(CNSNews.com) - Appearing on CBS's "Face the Nation" on Sunday, one of former President Obama's top advisers was asked why Obama didn't try to negotiate with Kim Jong Un during his eight years in office (when the North Korean nuclear threat accelerated).
"There were efforts at discussions," Rice responded. "The problem is that, at every turn, the North Koreans would make commitments and then break them."
"The fact of the matter is that I believe the North Koreans were not prepared to be serious under Kim Jong Un with respect to sitting at the table until they perfected their nuclear program and their missiles."
Rice, who served as U.S. ambassador to the United Nations and then as National Security Adviser, said the Obama administration did "incrementally" increase the pressure on North Korea, but she said the North Korean dictator wanted to perfect his nuclear weapons program before negotiating.
I myself negotiated for tough Security Council resolutions, imposing increasingly harsh penalties on North Korea. My successor, Ambassador (Samantha) Power, did the same. Ambassador (Nikki) Haley has continued that effort. And we have layered on increasing pressure. I think that is appropriate.
We, in fact...during the Obama administration, had the opportunity -- you recall the Leap Day negotiations, where we tried to sit down and tried to work on an arrangement with the North Koreans, and they blew it up on the spot," Rice said.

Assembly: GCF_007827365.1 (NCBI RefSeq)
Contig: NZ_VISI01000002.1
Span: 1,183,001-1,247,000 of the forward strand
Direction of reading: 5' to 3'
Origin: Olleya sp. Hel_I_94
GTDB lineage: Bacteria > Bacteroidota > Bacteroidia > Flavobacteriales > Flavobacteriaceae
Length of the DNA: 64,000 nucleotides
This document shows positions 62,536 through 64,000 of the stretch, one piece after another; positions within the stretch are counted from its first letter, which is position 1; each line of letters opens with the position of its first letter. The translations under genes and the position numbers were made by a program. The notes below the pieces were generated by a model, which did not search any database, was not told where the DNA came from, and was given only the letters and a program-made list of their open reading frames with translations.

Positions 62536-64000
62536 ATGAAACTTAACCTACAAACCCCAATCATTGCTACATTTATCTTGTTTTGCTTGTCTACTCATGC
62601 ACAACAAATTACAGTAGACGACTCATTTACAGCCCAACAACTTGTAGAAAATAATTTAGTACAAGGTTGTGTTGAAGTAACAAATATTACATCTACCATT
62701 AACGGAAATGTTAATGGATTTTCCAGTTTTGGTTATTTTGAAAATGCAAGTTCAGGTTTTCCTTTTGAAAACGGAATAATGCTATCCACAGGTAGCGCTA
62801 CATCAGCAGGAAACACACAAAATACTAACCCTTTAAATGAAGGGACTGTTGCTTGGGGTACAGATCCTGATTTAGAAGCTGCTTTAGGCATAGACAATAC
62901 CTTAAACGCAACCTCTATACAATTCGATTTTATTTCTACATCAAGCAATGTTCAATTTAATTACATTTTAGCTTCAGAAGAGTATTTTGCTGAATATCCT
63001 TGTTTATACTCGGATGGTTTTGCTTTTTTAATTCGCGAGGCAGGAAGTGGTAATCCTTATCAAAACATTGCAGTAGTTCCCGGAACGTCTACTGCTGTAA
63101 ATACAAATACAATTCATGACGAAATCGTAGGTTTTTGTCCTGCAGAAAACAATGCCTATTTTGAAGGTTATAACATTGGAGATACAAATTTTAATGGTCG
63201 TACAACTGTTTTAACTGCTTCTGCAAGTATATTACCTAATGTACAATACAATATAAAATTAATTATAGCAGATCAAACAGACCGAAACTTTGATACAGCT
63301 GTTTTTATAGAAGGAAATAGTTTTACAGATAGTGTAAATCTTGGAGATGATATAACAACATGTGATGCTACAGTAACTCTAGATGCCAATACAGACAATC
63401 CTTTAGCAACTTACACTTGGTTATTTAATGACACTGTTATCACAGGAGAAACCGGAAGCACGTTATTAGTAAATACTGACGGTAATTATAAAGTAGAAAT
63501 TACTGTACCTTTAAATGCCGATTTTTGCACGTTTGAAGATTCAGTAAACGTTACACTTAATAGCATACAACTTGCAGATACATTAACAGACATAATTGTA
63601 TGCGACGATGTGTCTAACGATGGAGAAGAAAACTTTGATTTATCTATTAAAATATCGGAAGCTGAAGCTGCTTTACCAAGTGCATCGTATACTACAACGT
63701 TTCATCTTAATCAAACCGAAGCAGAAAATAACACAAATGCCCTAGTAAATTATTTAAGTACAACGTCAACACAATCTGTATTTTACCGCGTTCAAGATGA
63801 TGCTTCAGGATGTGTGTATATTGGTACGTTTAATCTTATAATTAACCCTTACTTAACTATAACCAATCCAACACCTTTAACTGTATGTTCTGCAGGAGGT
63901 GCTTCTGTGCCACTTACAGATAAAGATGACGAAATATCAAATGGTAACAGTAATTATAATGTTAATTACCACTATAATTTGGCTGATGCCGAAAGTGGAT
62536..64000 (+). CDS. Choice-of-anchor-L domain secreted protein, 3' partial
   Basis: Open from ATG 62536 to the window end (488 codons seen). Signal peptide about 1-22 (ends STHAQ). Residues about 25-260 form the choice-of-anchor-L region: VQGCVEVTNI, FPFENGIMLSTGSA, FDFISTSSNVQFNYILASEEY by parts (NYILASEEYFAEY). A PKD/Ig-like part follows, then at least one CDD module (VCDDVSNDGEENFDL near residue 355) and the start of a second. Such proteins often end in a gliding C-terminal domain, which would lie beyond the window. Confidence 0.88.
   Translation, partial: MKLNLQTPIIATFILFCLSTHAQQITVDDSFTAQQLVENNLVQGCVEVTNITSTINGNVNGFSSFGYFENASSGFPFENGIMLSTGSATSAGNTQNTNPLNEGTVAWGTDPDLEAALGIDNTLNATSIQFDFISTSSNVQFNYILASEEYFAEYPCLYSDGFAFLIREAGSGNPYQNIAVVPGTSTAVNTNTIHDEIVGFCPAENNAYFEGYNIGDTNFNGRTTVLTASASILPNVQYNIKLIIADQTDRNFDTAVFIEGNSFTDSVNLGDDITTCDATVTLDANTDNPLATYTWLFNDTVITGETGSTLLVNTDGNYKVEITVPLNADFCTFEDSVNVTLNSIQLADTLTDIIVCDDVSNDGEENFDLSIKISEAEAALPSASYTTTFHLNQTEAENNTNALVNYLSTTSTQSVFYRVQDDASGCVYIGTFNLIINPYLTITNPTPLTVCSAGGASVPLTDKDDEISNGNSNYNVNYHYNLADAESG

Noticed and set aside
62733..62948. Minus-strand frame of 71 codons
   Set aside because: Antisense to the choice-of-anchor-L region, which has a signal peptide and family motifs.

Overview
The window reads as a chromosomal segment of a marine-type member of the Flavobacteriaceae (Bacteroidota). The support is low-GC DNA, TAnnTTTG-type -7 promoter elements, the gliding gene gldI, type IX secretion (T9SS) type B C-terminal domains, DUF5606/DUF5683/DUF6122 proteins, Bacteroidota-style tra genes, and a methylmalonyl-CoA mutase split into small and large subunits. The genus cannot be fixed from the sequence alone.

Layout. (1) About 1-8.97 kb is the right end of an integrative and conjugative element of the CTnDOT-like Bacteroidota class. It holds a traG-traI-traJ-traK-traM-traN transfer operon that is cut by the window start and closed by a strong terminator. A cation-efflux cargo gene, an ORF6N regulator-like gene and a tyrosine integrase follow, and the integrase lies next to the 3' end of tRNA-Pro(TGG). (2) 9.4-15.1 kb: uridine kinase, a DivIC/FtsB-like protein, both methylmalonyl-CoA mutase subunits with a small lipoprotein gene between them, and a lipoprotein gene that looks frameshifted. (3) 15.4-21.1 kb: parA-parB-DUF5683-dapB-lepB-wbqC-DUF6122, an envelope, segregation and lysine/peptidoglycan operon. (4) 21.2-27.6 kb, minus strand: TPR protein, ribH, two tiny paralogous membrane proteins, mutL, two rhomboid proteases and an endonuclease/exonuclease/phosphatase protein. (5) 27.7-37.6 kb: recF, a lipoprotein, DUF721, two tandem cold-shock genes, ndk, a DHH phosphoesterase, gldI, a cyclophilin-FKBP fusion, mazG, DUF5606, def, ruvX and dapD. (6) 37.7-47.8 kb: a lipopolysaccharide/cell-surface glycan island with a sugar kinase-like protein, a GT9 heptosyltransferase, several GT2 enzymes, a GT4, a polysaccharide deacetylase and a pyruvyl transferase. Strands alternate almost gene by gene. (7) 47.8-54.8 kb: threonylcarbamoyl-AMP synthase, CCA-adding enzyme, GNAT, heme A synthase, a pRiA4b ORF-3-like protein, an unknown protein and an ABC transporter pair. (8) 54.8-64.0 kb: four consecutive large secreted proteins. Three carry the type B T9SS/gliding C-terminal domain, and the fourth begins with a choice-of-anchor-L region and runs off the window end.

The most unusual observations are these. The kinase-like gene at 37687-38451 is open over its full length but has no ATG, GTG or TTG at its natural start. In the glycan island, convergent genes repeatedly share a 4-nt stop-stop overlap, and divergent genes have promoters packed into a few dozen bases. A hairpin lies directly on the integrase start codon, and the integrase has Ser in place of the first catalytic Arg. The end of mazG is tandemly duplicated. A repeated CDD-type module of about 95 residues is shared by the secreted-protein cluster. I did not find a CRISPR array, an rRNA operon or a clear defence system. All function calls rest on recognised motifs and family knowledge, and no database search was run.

So, I don't think it is accurate to say there weren't diplomatic efforts. And, in fact, (former Director of National Intelligence) Jim Clapper himself went to North Korea.
The fact of the matter is that I believe the North Koreans were not prepared to be serious under Kim Jong Un with respect to sitting at the table until they perfected their nuclear program and their missiles.
"So you don't think a diplomatic breakthrough would have been possible in the Obama administration because of that goal?" Brennan asked.
"I think that the critical thing, from the North Korean point of view, was to be able to come to the negotiating table, when they did come, with having demonstrated to the world that their nuclear capacity and their missile capacity has been perfected," Rice responded. "And that's in fact what Kim Jong Un said."
[Clapper went to North Korea in 2014 to bring home two Americans who were being held there. Clapper later said the North Koreans were disappointed that the release of the Americans did not produce some kind of "breakthrough" from the United States.]
Asked if she gives President Trump credit for being willing to take such a "high-level risk," Rice responded:
"Well, I think, you know, it is clear that the past set of efforts have not succeeded. I am a believer in diplomacy. And I am open to new methods of trying to accomplish the consistent objective that we have of full denuclearization.
"I think the question is, are we walking in prepared? Are we walking in with our allies behind us? Are we in a position to understand that one meeting -- it's not going to be one-and-done. This is the start of a serious negotiating process."
Rice said the "best possible outcome" of the Kim-Trump meeting "is that we have more than a photo-op or even a cordial conversation, but that the two leaders agree to some very concrete steps that they can then pass on to their negotiators in the form of a framework, that the negotiators can then flush out into a substantive agreement.
"It is going to take quite a while," Rice said. "This is very complicated set of issues. And success can't be declared on the basis of a happy meeting."